The Sustainable Development Goals are a set of 17 goals set forth by the United Nations in 2015. They aim to support economic growth and to resolve global issues such as poverty, hunger, lack of access to water and inequality by 2030. These goals are for countries and governments, but individuals can support progress toward the Sustainable Development Goals as well.

In June 2019, Forbes indicated that millennials, unlike older generations, have distinct consumption habits and preferences that are conducive to achieving various Sustainable Development Goals. Millennials are more likely to be conscious of ethical brands, are more ethnically diverse and are financially, socially and health-conscious. Others often think of them as more educated and technology-based than previous generations as well. Other generations can advance Sustainable Development Goals by adopting similar habits, like becoming more financially conscious through impact investing which allows individuals to put their money into socially responsible investments (SRIs).

Get Involved

Individuals can maximize their efforts by involving themselves with a larger group. A great way to help fight poverty is by finding a cause or nonprofit to support. Many organizations help fight global poverty even if that is not their main goal. Organizations dedicated to women’s empowerment, providing access to clean water, child welfare or improving access to education are all causes that decrease poverty rates. Pick a favorite organization and donate some time or money to them on a regular basis. Great resources to start with are The Borgen Project, Days for Girls and Equality Now.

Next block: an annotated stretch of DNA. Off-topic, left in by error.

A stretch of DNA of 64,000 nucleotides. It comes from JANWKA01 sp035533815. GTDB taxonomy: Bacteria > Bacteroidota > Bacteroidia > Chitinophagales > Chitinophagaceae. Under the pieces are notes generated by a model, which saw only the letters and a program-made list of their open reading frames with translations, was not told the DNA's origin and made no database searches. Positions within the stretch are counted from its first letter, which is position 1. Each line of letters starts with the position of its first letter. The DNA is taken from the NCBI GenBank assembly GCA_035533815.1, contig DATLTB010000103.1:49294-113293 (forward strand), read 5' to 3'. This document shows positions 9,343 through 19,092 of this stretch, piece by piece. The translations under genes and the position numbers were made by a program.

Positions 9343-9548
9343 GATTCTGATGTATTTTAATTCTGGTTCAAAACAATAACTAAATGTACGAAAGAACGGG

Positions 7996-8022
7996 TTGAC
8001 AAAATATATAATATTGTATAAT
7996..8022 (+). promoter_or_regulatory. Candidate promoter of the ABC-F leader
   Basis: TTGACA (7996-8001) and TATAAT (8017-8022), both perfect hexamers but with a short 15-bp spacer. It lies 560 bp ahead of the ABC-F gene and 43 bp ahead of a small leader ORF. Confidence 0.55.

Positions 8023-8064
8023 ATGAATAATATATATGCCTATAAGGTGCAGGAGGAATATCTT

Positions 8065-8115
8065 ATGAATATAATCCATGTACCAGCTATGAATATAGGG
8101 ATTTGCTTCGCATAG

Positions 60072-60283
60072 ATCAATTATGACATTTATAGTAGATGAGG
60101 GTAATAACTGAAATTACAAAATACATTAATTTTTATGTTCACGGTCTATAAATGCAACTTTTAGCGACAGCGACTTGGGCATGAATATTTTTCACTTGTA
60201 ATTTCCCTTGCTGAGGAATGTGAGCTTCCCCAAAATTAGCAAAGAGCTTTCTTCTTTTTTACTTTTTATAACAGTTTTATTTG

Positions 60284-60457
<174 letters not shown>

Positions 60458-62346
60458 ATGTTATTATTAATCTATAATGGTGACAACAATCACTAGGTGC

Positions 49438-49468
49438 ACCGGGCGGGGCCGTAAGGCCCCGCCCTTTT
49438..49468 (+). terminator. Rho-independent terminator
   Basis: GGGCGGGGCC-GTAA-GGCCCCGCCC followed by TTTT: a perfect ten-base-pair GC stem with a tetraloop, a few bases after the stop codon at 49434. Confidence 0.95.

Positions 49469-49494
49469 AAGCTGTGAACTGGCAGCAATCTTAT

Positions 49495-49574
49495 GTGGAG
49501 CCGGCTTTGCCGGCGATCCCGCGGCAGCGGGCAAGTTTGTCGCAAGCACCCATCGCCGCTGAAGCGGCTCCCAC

Mobilize

Another way to help fight global poverty is to multiply efforts by contacting local leaders and encouraging others to do the same. People know this as mobilizing and it is a great way to create change. Congressional leaders and their staff receive letters, emails and calls from constituents every week and the more they see a particular issue or piece of legislation come up, the more likely they are to support it. The Borgen Project details more ways to get involved and connect with Congressional leaders.